Whilst the etched plates are not legible they do have the correct pattern of lettering, the real locomotive is dedicated to the memory of Ian Fraser, the Ratty supporter who commissioned the real locomotive to run in his garden.


Having the model in this condition is a great reminder of the time the real thing spent running at Cleethorpes, and the influence it must have had on Shifting Sands!


Some readers may be wondering why I chose to take the unusual (for me) step of contracting this work out. Well, my own time is presently quite limited and quite frankly I decided to treat myself!


I'm really pleased with the outcome and can recommend the service James provides, even working around existing paint finishes and details is no obstacle....

Colin

Thursday, 16 August 2018

The ones that got away... No.7 'Cumbria'?

Well, it seems the nameplates have at least...


As for the rest? Watch this space!

Colin

Saturday, 11 August 2018

Low Cost Inspiration

I've always been of the belief that seaside shops selling all manner of cheap toys ought to be a source  of low cost modelling opportunities. I think this belief was instilled in me many years ago on an early trip to Cleethorpes whilst I was deep in bus modelling territory. Ironically it took me many years to actually find a usable toy bus!

Having toured numerous establishments on the Lincolnshire coast in the last week or so I have been disappointed that nothing remotely train shaped has sprung out at me. However, these days we live in an international market and before going away a member of the NGRM Online forum posted about some very cheap narrow gauge outline items available on eBay. I was curious enough to make a couple of purchases....


These models are very similar to the Del Prado series of world locomotives in N gauge, but are perhaps not quite so well detailed or proportioned. They are both slightly smaller than 009 in scale. However, they are locomotive shaped and as they come apart into component pieces offer all sorts of potential projects, such as using the Garratt boiler as a shed area piece of junk, maybe even a small 009 diesel from the Garratt cab and front bunker. There are some useful parts on the Darjeeling tank such as the headlights and I can see the bunker and cab moulding used as more shed decor for that O9 workshop scene I aim to build one day (representing 10 1/4" gauge locomotive parts).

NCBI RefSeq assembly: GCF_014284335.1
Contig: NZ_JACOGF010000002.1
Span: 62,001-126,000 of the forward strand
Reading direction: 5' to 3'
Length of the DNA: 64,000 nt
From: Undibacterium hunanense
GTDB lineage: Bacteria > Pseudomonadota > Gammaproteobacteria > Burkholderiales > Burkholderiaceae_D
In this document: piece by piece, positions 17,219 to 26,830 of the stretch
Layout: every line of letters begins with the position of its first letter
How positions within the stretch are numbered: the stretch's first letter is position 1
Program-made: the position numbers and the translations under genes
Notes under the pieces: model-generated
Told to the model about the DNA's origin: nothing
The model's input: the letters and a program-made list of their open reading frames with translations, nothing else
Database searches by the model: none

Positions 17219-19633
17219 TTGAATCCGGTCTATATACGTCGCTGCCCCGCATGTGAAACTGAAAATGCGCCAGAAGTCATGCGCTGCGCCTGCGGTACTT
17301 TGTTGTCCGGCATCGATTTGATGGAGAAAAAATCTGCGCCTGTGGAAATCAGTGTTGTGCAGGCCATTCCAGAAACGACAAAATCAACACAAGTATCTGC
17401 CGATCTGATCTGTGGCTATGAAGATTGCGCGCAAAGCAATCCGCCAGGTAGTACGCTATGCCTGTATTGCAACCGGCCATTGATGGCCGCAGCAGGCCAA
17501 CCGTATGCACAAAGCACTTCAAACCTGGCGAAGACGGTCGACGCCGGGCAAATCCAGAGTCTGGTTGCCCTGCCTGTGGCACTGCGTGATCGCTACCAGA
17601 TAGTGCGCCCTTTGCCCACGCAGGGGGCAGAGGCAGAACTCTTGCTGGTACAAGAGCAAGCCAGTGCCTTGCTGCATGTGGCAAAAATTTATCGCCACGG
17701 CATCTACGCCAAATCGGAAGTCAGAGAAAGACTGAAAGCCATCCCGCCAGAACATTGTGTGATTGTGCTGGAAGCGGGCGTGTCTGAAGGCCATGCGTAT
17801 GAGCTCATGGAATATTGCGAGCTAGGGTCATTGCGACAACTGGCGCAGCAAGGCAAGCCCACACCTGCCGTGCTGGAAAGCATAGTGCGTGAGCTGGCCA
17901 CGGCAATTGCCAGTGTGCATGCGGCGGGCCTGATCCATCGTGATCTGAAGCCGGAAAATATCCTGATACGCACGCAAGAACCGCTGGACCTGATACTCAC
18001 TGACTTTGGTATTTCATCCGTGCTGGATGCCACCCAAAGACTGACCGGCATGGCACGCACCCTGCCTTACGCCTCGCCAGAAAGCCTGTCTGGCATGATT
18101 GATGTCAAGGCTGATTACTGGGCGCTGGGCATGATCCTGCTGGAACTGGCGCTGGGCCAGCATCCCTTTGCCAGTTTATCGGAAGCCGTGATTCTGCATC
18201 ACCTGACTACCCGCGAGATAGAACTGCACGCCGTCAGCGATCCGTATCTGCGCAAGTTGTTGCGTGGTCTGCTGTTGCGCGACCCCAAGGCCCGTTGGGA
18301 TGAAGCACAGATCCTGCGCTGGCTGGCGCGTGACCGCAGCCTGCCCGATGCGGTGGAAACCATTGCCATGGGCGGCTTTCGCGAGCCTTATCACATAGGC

These models cost me £6 in total for a pair of each, I'm not sure the seaside novelty shops can compete...

Colin

Tuesday, 7 August 2018

Inspirations on the Lincolnshire Coast

A week away in Lincolnshire proved very refreshing (and warm!) and it was interesting to note a few details whilst out and about that might prove useful for modelling projects.

Modellers are well supplied with models of ice cream vans courtesy of Oxford Diecast, I'm guilty of owning a 1/43rd Bedford myself... For some reason ice cream vans seem to outlast other commercial vehicles of the same model, perhaps it is all the slow speed travel and being stationary a lot of the time? This example was found grounded in our holiday park, plying an admittedly limited range of ices at less than favourable prices!


I've no idea who Bertie might be but co-incidentally Haven's owners started trading in 1964.

A trip to a farm park in Ingoldmells found this delightful structure that looks to have come straight from the 1960s. In fact I'm sure it had a supporting roll in 'Carry on Camping', it certainly has the caravan park clubhouse look.


Looking beyond its present use as a indoor play area it would make a great station structure for an O9 miniature railway layout. In fact, as every farm park should have a miniature railway...

Whilst in Ingoldmells it was a short hop to Winthorpe to the Skegness Water Leisure Park to visit the Lincolnshire Coast Light Railway. Here we found Peckett 0-6-0ST 'Jurassic' in steam, something that when I last saw her in 2013 seemed a long way off. The railway is picking up lots of visitors to ride in an ex-Ashover coach and ex-WD open wagon over the recently (slightly) extended railway.


It is perhaps a good job that Bachmann are not making a Peckett 0-6-0ST to go with the WD wagons and forthcoming Ashover coaches....


A lovely way to spend a Saturday afternoon.

Colin